• I only know personally of one “sudden death”. Back in the late 70’s a trainer with whom I was friends confessed to me he had given the horse a shot for an upcoming race (hours) and the horse dropped dead in the stall shortly after. So I am well aware, first hand, that it happens. No one inquired, officially, as to why the horse had to be scratched because it dropped dead. Business as usual. Another incident, at Suffolk Downs in late 80’s. Horse appeared galloping loose in the stable area on a dark day. He ran right into a giant dumpster. A horse in his right mind would not run madly into a giant dumpster. He fell to the ground on his side, where he continued to gallop until euthanized. Took quite a while to find a vet as it was afternoon on a dark day. Not something I will ever forget and I did feel then as I do now, that he was given a drug that didn’t agree with him. I am sure there are genuine sudden deaths – but I believe most have human assistance.

  • Jerod

    “Deaths are personally troubling”……….but only once the media grabbed a hold of it.

    • Exactly. No mention was made by Baffert of the 1, 2, then 3 horses who died and were owned by the same owner. If Bob didn’t know what caused those deaths wouldn’t any normal person launch an investigation? Wouldn’t someone want to know IF the horses were being poisoned? The fact that business went on as usual after horse number 2 died shows that no one suspected foul play – since they knew the reason.

    • jen strack

      Yes, exactly

  • <3 A Horse

    There is not a whole lot good about thoroughbred racing anymore. The drugs, the slaughter issue, overbreeding, nurse mare foals and who knows what kind of other illegal crap goes on EVERYDAY. It makes me sick. These horses are nothing but a dollar sign, they are expendable. Granted there may be some honest horse people out there in the racing business but statistics speak for themselves. 7 sudden deaths…sure throws up a red flag. And Bob Baffert, you look like a snake!

  • Have they tested the horses for Warfarin (made from rat poison)….

    • They named the rodenticide as Brodifacoum. Here is what happened to a woman who was somehow poisoned by it.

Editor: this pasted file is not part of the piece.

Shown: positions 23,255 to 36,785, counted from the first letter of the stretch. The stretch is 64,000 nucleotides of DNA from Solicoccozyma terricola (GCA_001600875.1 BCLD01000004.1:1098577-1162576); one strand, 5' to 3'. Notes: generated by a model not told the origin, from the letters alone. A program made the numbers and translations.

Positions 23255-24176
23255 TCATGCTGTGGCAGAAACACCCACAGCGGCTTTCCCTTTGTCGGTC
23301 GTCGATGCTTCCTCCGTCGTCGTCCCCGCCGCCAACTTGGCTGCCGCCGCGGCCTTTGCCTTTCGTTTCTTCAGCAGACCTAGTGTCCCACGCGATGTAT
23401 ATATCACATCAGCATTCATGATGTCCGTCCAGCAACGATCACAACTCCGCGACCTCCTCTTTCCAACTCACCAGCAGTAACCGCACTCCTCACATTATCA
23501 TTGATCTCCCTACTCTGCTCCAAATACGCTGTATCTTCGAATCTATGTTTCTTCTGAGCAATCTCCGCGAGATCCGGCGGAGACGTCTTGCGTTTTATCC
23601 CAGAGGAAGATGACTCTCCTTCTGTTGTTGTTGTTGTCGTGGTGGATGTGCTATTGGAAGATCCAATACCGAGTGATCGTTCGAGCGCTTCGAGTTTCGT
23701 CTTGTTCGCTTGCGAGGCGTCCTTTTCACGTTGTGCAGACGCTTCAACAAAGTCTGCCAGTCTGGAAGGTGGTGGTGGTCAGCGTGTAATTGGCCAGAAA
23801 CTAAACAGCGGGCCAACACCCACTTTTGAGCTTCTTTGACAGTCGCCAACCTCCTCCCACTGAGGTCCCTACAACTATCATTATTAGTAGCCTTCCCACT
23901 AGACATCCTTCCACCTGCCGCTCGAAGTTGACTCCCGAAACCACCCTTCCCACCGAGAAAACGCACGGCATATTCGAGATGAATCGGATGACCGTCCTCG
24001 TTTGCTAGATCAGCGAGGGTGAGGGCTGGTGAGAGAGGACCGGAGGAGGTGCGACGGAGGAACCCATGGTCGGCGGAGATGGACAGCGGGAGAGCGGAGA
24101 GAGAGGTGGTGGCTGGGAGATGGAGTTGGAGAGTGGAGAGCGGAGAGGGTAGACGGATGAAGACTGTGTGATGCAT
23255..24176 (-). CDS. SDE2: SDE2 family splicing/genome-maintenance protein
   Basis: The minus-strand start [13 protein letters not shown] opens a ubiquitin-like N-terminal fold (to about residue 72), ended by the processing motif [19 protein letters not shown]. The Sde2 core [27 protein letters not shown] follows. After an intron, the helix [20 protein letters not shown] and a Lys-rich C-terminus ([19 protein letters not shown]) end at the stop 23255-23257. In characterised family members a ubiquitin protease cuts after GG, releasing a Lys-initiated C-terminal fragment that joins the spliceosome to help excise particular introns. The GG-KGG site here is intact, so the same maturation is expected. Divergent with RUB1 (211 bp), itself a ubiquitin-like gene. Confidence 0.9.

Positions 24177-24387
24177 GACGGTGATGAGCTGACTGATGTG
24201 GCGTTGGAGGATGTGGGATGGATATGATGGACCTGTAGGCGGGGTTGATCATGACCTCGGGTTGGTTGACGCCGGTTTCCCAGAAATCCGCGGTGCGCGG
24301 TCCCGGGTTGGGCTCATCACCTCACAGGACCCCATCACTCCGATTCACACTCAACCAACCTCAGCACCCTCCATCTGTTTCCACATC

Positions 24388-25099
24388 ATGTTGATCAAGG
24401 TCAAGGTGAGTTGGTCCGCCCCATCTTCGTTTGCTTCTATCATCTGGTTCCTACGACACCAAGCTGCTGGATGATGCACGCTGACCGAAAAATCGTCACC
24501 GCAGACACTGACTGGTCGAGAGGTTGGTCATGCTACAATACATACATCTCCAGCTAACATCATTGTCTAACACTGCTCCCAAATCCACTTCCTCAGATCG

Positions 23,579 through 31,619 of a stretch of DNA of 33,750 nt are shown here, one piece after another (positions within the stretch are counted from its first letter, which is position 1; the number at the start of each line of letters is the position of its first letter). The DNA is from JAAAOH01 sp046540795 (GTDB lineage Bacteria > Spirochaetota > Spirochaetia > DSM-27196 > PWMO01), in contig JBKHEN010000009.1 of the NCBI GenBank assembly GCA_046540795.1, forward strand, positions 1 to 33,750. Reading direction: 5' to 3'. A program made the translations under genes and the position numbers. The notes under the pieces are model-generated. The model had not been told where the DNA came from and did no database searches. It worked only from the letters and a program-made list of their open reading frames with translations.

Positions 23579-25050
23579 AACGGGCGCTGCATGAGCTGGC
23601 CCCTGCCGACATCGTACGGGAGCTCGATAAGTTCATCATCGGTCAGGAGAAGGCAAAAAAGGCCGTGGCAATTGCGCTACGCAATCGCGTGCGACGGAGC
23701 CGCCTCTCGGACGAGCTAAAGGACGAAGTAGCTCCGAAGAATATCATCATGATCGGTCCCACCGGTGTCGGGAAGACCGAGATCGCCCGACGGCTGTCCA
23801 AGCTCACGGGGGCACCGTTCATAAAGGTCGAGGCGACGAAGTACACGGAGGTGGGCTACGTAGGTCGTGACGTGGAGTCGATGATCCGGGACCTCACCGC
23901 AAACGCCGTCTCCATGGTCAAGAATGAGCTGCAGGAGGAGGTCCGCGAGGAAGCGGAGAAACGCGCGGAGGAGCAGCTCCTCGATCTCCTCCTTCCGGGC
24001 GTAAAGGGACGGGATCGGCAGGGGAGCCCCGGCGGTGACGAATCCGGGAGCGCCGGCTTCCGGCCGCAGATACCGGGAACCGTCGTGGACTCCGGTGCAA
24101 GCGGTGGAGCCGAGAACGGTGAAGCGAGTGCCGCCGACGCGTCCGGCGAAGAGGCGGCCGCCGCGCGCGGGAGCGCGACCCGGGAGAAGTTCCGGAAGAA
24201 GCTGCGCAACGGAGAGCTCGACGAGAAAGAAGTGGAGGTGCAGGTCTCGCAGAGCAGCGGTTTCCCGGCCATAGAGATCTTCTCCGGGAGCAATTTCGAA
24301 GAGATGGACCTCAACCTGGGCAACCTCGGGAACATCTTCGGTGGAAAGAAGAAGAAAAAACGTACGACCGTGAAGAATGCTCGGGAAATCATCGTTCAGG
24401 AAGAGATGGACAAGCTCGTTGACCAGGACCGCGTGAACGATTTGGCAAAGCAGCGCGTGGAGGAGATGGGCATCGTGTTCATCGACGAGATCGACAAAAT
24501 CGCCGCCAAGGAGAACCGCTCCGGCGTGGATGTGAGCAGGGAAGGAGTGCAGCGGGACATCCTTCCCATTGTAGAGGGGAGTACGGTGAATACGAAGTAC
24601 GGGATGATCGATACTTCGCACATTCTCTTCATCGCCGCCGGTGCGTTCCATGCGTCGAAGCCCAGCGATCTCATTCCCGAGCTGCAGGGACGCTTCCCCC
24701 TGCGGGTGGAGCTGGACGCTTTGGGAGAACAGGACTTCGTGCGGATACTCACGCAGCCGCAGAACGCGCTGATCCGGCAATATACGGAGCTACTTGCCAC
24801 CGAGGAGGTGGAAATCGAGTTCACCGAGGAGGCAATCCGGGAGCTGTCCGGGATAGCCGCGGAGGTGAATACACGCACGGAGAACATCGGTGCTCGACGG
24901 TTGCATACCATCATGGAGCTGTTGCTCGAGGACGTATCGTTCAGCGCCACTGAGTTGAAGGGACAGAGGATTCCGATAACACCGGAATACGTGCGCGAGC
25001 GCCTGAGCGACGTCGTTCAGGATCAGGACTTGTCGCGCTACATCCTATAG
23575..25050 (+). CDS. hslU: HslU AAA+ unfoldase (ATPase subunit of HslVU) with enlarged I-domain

The case of a 46-year-old woman who survived after a brodifacoum poisoning is presented. The patient was admitted due to a severe coagulopathy. Initial prothrombin time and activated partial thromboplastin time were both greater than 110 seconds and the patient suffered severe gastric and pulmonary hemorrhage requiring fresh frozen plasma transfusion and parenteral phytonadione administration (up to 100 mg per day). Serum brodifacoum levels were determined by HPLC during seven months. Five days after admission, serum brodifacoum level was 1302 ng/ml. Serum brodifacoum levels decreased till day 209 when became not detectable. Brodifacoum elimination showed a first order kinetic and a 56-day half-life. Investigation of superwarfarin should be considered in any patient with vitamin K dependent coagulation disorder. It would be also useful to obtain periodic brodifacoum levels and build the corresponding elimination curve to help direct phytonadione therapy in poisoned patients.

      As you can see they call it super warfarin. Note the severe gastric and pulmonary hemorrhaging.

      • baymeadoze

        Who trains the other horses that have died??? Do those trainers win??? I remember when one of dr ricks buddies got a horse claimed from him and went on to win a grade one …that trainer didn’t win another race the rest of that summer after dr rick.launched his investigation…so lets see how many races bob wins the rest of the year

  • cheri

    I sure do agree with you, Matt. If the show off shyster had even a shred of decency in his sleazy being, he would step down with his head down.

  • Tonto

    The major trainers have a great ‘relationship’ with the Racing Commission. You can ‘test’ for anything IF you are willing to pay for the test- low bid labs do low bid work. If you drop the test on the floor and it doesn’t blow up it passes. That is why you don’t see the over 5 years olds running anymore- they don’t last very long with the medicate instead of train system.

  • s/s

    Baffert, O’Neill and others are protected by the state vet and the CHRB because they supply the horses to fill the races. In a collapsing industry, they are allowed to do anything they want. Why they are not watched closer when they race in other states is beyond me. They should have a camera and security guard on them any time they leave the state.